Imagining the Past in France

Posted in Art, Education, Exhibitions and Installations, J. Paul Getty Museum, Manuscripts and Books

Did Parchment Smell? Your Manuscript Questions, Answered

Jean de Mandeville
Jean de Mandeville

“To make egg tempera paint, egg is mixed with water and pigment, which somewhat neutralizes the decomposition process of eggs, but it is also spread so thinly and dries so quickly that it never really has the chance to rot. Therefore it doesn’t smell.”
More»

Also tagged , , , , , , , 3 Responses
Posted in Antiquities, Exhibitions and Installations, J. Paul Getty Museum, Manuscripts and Books

A Lasting War: Representing Troy in Ancient Greece and Medieval Europe

The Construction and Destruction of Troy, Orosius Master, Paris, 1405-6. In City of God (Cité de Dieu; original text in Latin); Saint Augustine, author; Raoul de Presles, translator. The Philip S. Collins Collection, gift of Mrs. Philip S. Collins in memory of her husband, 1945. Philadelphia Museum of Art, Philadelphia, Pennsylvania, Ms. 1945.65.1, fol. 66v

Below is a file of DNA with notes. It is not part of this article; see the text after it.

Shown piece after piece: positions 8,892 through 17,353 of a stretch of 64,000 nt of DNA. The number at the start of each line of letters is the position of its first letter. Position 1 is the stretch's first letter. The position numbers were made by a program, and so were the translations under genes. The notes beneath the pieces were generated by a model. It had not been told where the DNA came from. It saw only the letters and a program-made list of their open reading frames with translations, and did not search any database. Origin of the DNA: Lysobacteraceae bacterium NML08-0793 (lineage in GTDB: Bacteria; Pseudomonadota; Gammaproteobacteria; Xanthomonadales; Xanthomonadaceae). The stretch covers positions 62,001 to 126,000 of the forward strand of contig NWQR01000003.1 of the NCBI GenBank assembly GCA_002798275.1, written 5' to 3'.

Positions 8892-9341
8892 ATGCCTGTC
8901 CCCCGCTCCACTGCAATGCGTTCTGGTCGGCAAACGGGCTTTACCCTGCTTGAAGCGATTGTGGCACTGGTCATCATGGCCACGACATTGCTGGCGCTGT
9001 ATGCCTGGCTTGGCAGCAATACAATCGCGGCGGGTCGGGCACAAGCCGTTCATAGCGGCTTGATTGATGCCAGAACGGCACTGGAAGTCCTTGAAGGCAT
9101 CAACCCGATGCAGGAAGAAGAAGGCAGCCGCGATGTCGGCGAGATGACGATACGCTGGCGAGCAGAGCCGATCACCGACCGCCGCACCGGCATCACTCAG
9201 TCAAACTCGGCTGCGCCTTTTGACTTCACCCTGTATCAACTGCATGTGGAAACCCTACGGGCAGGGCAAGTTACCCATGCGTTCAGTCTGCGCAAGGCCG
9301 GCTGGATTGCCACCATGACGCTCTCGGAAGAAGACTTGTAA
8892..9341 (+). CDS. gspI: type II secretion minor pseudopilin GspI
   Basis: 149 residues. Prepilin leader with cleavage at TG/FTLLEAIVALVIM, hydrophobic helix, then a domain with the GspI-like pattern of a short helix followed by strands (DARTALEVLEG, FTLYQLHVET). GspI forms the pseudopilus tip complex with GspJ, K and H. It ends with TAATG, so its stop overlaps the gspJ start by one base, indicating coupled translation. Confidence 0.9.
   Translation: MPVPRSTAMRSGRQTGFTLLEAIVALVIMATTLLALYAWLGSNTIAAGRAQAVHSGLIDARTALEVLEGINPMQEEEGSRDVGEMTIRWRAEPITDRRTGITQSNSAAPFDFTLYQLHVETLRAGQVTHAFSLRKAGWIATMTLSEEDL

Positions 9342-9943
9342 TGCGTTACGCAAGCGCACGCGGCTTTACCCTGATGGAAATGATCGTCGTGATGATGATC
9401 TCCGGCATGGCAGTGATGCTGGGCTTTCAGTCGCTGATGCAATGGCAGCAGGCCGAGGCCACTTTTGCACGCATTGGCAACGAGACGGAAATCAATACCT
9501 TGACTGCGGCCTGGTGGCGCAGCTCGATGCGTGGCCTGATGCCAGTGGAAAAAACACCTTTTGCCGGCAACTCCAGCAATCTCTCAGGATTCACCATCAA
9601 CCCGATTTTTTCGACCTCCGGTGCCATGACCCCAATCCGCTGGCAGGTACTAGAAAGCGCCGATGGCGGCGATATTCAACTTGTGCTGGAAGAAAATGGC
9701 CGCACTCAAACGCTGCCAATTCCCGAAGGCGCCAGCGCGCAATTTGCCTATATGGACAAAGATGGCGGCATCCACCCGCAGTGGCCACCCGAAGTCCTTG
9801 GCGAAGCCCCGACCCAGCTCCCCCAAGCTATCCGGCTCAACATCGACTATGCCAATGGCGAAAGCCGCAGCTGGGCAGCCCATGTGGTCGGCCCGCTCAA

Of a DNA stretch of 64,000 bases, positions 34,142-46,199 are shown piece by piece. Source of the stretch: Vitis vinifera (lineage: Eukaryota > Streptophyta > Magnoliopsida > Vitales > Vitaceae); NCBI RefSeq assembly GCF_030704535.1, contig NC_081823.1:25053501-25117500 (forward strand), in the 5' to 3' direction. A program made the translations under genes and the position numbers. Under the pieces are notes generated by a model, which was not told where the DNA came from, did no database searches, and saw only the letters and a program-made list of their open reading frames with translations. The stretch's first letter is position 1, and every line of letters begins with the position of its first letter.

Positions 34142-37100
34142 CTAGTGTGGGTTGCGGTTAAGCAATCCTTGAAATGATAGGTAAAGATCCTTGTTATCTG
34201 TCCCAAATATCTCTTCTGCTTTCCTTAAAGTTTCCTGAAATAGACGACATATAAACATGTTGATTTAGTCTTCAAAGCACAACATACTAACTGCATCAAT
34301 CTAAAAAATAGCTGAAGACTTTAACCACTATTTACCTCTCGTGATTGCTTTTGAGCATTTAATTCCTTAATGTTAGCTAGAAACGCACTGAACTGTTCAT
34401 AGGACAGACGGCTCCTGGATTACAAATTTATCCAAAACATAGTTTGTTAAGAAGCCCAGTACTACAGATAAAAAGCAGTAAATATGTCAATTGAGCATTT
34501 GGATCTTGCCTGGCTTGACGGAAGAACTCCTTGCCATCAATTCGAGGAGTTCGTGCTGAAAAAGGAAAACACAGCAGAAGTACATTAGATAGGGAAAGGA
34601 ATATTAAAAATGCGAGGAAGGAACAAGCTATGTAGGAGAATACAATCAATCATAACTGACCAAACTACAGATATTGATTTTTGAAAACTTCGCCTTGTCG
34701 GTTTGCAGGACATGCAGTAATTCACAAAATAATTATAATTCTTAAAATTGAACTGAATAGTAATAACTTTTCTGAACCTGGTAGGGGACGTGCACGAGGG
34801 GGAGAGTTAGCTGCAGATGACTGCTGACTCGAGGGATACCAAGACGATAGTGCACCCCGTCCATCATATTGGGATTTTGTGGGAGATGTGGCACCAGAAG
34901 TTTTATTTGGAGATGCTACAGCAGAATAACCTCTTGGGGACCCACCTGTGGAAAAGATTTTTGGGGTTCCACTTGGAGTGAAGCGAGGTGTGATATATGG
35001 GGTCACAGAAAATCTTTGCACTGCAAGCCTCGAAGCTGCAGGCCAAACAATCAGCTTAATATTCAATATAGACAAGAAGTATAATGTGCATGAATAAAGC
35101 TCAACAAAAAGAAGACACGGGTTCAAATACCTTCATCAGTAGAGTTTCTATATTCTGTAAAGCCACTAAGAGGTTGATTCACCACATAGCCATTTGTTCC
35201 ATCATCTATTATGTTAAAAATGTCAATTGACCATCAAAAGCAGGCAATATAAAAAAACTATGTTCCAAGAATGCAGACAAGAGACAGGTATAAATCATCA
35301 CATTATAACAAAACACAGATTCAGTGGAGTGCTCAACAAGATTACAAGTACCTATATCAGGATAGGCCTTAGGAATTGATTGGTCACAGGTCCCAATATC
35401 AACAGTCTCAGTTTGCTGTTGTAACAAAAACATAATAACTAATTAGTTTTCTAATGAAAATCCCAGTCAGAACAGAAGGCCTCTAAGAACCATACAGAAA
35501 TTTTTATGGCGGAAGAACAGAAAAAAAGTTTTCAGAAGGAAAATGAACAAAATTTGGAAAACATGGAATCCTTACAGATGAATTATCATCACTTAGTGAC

For when one sees a story illustrated, whether of Troy or something else, he sees the actions of the worthy men that lived in those times, just as though they were present.    —Richard de Fournival, Bestiare d’amours, ca. 1250 The… More»

Also tagged , , , , , 7 Responses
Posted in Education, Exhibitions and Installations, J. Paul Getty Museum, Manuscripts and Books

Imagining the Culinary Past in France: Recipes for a Medieval Feast

The Performance of a Crusade Play at King Charles V's Feast (detail), Master of the Coronation of Charles VI, Paris, about 1375–80. From Great Chronicles of France (Grandes chroniques de France). Bibliothèque nationale de France, Paris. Ms. fr. 2813, fol. 473v

In the French Middle Ages, as today, banquets were opportunities for the well-heeled to entertain guests in style. The set-up was simple: boards placed on trestles topped with white cloths, wine diluted with water in clay vessels, meats on five-day-old… More»

Also tagged , , , , , , , , 2 Responses
  • Facebook

  • Twitter

  • Tumblr

    • photo from Tumblr

      Eye-to-eye with a mystery man.

      He closely resembles painter Francois Boucher, whose eyes rendered paintings like this one

      In 18th century France, terracotta busts were popular additions to the home as they were relatively inexpensive, and fit for both middle class and wealthy consumers.

      See the full picture here.

      Eye-to-eye connects the peoples of yesterday to you through art.

      Bust of a Man, about 1760, Attributed to Jean-Jacques Caffieri. J. Paul Getty Museum.

      10/01/14

  • Flickr